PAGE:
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ORIGINAL ARTICLE
Year : 1998  |  Volume : 46  |  Issue : 3  |  Page : 149-152

Causes of corneal graft failure in India


Public Health Ophthalmology Service, L.V. Prasad Eye Institute, Hyderabad, India

Correspondence Address:
L Dandona
Public Health Ophthalmology Service, L.V. Prasad Eye Institute, Hyderabad
India
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Source of Support: None, Conflict of Interest: None


PMID: 10085627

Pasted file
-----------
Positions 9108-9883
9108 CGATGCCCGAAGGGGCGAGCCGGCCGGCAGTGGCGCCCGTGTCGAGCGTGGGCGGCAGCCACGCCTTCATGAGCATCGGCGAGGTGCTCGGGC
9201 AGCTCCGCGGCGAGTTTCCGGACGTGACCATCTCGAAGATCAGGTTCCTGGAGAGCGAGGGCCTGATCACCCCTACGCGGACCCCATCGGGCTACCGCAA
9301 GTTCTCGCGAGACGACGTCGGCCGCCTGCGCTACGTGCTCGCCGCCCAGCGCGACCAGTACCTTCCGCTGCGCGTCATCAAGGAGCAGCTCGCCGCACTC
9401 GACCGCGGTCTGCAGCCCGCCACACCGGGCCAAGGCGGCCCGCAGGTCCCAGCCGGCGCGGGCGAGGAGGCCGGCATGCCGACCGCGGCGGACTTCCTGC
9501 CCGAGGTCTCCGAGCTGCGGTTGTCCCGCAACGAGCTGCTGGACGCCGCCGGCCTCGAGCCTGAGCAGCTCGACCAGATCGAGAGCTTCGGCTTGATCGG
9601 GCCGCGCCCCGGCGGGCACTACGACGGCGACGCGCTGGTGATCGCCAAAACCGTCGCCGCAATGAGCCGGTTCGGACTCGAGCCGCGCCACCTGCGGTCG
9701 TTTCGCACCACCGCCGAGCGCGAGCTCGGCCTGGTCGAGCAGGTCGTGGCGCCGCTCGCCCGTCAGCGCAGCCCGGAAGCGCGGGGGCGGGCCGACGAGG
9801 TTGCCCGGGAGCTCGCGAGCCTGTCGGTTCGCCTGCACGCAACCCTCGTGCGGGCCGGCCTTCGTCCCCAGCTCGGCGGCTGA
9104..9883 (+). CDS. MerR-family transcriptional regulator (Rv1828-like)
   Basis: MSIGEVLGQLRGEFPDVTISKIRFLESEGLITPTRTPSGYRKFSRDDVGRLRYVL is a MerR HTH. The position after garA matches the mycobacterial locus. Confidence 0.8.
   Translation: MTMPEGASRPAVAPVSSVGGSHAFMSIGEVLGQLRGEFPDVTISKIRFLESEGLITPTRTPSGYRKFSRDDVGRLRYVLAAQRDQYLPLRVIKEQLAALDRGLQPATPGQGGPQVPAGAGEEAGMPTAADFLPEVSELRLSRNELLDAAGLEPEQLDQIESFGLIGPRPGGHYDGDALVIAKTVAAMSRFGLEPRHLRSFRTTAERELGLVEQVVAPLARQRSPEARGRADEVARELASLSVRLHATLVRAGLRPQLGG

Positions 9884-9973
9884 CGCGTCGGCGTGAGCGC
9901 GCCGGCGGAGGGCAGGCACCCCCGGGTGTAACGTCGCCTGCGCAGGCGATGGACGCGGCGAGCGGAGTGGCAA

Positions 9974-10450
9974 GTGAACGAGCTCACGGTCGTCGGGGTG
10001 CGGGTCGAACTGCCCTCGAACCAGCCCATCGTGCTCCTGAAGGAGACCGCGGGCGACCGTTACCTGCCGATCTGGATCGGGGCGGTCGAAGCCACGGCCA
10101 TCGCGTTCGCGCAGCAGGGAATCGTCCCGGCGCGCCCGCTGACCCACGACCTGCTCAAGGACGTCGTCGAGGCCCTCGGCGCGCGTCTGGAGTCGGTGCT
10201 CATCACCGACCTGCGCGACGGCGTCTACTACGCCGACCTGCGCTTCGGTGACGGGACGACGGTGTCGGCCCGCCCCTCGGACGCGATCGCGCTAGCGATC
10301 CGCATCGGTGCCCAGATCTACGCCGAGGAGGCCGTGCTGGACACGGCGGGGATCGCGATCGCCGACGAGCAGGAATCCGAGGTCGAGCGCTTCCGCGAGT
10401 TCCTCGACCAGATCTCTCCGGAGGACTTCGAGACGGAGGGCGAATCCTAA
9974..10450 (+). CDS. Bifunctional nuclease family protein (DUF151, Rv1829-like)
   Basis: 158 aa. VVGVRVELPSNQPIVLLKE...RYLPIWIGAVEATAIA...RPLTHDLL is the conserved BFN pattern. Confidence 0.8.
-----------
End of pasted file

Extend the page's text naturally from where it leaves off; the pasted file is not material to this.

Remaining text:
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The success of corneal grafting in visual rehabilitation of the corneal blind in India depends on survival of the grafts. Understanding the causes of graft failure may help reduce the risk of failure. We studied these causes in a series of 638 graft failures at our institution. Multivariate logistic regression analysis was used to evaluate the association of particular causes of graft failure with indications for grafting, socioeconomic status, age, sex, host corneal vascularization, donor corneal quality, and experience of surgeon. The major causes of graft failure were allograft rejection (29.2%), increased intraocular pressure (16.9%), infection excluding endophthalmitis (15.4%), and surface problems (12.7%). The odds of infection causing graft failure were significantly higher in patients of lower socioeconomic status (odds ratio 2.45, 95% CI 1.45-4.15). Surface problems as a cause of graft failure was significantly associated with grafts done for corneal scarring or for regrafts (odds ratio 3.36, 95% CI 1.80-6.30). Increased intraocular pressure as a cause of graft failure had significant association with grafts done for aphakic or pseudophakic bullous keratopathy, congenital conditions or glaucoma, or regrafts (odds ratio 2.19, 95% CI 1.25-3.84). Corneal dystrophy was the indication for grafting in 12 of the 13 cases of graft failure due to recurrence of host disease. Surface problems, increased intraocular pressure, and infection are modifiable risk factors that are more likely to cause graft failure in certain categories of patients in India. Knowledge about these associations can be helpful in looking for and aggressively treating these modifiable risk factors in the at-risk categories of corneal graft patients. This can possibly reduce the chance of graft failure.


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